(McGrady Insurance Stages 2018 at Bishopscourt Race Circuit.)
By Allan Cathers
It’s been a frustrating time for Organisers, Marshals, Competitors and Rally fans alike due to the unusual weather conditions and the “Beast from the East”. After a long layoff from Rallying, since early September 2018, Rory and I hoped to kick start the season with two local favourite Rallies, the Malcolm Wilson and the Border Counties. Unfortunately it was not to be, as both rallies had to be cancelled due to the adverse conditions generated by the “The Beast”.
What could we do? The answer was simpler look for another event that would fit in and not be affected by extreme weather. So we had a good look at various calendars and Dommy (Buckley) suggested the Mayo Stages Rally over in the far west of Ireland on 10th and 11th March. It is run solely on Achill Island comprising of 3 x closed road stages run three times on the Sunday with Recce and scrutineering on the Saturday. Unfortunately this wouldn’t fit in as Rory needed to return home on Sunday evening due to business and family commitments and this was not possible.
We had considered a tarmac single venue event in Northern Ireland based at Bishopscourt Race Circuit near Downpatrick, but thought it might not be suitable. How wrong we were! Beggars can’t be choosers as they say, so we contacted the organisers who allowed us a last minute entry at number 82. Dommy and Colin Reay, already had a customer wanting a test in Monaghan so they would be travelling over on the Wednesday prior. This was our chance to get back in the car after our layoff and would also allow me to stay on after the event to visit with family near Omagh in Co. Tyrone and near Ballyclare, Co. Antrim.
On Friday 9th March, I was up at Kirkgunzeon for 13.00 to collect Rory and on the 15.30 Ferry to Belfast from Cairnryan. The weather was glorious but the forecast for Saturday was not good. We arrived in Belfast at 17.00, bang on rush hour, so a 40 minute journey to Strangford, across Belfast took an hour and a half! Strangford is a quaint fishing village on the western shores of Strangford Loch and where we stayed in a very nice guest house. We were up next morning at 6 for our “Ulster Fry” to heavy rain and strong winds, what a change overnight.
Our first time in the car after nearly 6 months was the 6 mile drive to Bishopscourt from Strangford in driving rain with lots of standing water and it was interesting to say the least!. We were using Eamon Boland’s 2016, left hand drive Ford Fiesta R5. Rory prefers left hand drive and hasn’t really used a right hand drive car since we started together about 12 years ago.
On arriving and setting up at Bishopscourt it was time to familiarise ourselves with the course and stages. As we were not due to scrutineer until 08.30 the organisers gave us the road book maps early. The organisers had quite strict rules for the site, no re-fuelling on site so the car had to be fuelled before arriving. No tyre warmers permitted but they did provide a small area to warm tyres and brakes. It was more like a stunt arena for the spectators than anything else. No pace notes were permitted, only the organiser’s stage maps although competitors were permitted to walk or cycle the course and write any information on the maps only. There were 6 stages totalling 39 miles with Service after each stage. Each stage comprised 2 laps and were split into 3 pairs. Stage 1 and 2 were the same. Stage 3 and 4 were slightly shortened versions of 1 and 2 and 5 and 6 were reverse direction of 3 and 4. The service area was in the centre of the circuit and as well as utilising the circuit the organisers created quite complex technical route in two outfield areas including a couple of nasty jumps. No one could leave until after the last car on Stage 6.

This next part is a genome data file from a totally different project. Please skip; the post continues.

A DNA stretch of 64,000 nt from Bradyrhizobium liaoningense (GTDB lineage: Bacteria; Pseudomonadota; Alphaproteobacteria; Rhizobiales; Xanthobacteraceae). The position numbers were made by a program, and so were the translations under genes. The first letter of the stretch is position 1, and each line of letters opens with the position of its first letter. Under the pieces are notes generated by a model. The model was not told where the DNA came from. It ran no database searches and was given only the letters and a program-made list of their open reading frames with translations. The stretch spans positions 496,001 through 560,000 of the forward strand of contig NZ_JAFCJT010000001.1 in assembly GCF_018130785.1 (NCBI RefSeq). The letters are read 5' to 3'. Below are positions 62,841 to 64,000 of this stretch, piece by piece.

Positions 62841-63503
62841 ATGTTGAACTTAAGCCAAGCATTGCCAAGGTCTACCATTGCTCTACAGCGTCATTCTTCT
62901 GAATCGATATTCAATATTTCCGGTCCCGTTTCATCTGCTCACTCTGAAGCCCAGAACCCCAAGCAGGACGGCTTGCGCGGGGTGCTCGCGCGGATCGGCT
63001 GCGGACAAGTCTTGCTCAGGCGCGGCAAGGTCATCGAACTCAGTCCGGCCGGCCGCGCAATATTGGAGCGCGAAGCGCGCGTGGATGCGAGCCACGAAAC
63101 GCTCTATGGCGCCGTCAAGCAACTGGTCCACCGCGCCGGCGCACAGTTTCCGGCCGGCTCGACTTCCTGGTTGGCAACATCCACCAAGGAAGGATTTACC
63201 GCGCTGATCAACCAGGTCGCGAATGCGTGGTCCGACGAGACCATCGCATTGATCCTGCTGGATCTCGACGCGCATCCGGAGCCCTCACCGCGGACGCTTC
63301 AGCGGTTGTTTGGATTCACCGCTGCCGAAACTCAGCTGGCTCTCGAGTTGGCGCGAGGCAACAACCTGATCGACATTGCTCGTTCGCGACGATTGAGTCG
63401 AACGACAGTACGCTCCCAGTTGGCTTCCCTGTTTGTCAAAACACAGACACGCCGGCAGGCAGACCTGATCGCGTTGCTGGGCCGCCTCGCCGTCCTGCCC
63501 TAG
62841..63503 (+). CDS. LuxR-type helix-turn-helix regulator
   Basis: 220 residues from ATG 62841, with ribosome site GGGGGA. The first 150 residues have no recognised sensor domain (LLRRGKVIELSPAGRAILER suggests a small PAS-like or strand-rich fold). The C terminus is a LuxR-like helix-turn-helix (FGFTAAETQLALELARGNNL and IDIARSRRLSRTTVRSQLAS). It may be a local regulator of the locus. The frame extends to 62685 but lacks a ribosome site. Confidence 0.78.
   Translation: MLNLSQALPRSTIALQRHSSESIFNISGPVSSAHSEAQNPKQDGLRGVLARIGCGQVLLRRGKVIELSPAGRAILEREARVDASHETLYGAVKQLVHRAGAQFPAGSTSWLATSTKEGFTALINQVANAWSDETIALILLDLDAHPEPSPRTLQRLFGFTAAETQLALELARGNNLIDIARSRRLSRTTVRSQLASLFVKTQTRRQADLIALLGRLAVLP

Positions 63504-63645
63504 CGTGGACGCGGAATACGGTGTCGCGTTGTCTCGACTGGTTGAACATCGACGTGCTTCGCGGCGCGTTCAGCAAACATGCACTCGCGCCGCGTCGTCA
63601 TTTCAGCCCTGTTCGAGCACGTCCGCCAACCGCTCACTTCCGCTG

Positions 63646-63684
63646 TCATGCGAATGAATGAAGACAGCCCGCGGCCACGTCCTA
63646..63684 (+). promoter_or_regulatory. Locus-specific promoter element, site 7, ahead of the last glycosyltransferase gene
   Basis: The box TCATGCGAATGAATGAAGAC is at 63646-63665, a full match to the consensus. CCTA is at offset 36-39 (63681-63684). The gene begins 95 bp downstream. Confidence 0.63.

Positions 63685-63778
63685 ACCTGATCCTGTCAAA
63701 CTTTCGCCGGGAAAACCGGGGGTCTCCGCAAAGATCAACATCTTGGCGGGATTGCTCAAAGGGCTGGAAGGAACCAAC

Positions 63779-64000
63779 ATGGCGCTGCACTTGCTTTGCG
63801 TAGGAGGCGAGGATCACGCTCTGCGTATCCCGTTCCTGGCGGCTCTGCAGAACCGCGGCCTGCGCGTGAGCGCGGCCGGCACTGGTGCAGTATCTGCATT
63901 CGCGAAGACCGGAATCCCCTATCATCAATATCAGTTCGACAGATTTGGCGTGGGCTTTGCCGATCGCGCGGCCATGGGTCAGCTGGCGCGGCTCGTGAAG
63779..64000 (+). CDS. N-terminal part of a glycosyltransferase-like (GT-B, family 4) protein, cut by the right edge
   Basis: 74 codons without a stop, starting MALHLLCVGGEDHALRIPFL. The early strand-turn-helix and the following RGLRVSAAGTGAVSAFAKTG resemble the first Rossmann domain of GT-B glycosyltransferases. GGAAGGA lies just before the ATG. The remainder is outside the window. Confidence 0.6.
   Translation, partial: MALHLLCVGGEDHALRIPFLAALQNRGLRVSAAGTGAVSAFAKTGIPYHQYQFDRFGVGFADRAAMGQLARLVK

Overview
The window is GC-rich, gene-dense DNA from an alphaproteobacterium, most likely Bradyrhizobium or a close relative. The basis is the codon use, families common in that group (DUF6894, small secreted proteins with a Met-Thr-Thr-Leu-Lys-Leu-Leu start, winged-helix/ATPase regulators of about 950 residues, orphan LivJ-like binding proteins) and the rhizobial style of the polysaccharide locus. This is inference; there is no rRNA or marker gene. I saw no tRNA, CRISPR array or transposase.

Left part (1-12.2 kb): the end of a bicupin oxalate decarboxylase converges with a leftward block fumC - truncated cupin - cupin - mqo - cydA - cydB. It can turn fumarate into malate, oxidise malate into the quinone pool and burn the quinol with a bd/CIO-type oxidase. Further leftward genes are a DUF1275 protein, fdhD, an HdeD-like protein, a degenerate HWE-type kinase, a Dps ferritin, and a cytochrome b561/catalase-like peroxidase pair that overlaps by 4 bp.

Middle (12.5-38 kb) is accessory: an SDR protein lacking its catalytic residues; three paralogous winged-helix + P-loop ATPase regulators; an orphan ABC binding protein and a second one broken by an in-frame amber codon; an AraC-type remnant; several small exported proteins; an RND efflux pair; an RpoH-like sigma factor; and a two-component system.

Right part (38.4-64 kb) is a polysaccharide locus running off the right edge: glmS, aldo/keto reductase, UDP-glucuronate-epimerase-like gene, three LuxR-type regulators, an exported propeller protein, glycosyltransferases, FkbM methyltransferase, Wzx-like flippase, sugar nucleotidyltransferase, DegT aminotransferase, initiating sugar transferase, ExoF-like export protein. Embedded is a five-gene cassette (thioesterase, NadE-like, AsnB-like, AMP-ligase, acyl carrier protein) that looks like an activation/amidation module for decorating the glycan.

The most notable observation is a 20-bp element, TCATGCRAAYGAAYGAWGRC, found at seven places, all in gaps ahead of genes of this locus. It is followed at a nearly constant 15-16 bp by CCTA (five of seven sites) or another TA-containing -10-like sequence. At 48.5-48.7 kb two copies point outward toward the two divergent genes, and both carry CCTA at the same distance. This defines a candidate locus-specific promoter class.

After familiarising ourselves with the start and finish area and procedures and because we only had one bike, Rory set off to have a look at the course while I retired to the seating area in the truck. It’s a hard life being a co-driver! Rory went round the track on the bike talking to me in the truck and I marked the notes next to the corner on the map. For the later stages I just reversed the notes on that map which worked pretty well.
I have to say the event was well organised and really friendly; nothing was a drama or too much bother. This was the first round of the Northern Ireland rally Championship and fielded a really strong entry led away by Derek Mcgarrity a past multiple winner of both this event and also the championship. Kenny McKinstry was also a late entry in his Subaru Impreza S14. The organiser reseeded us to start in 11th just behind Dennis Biggerstaff in his Mckinstry run Impreza.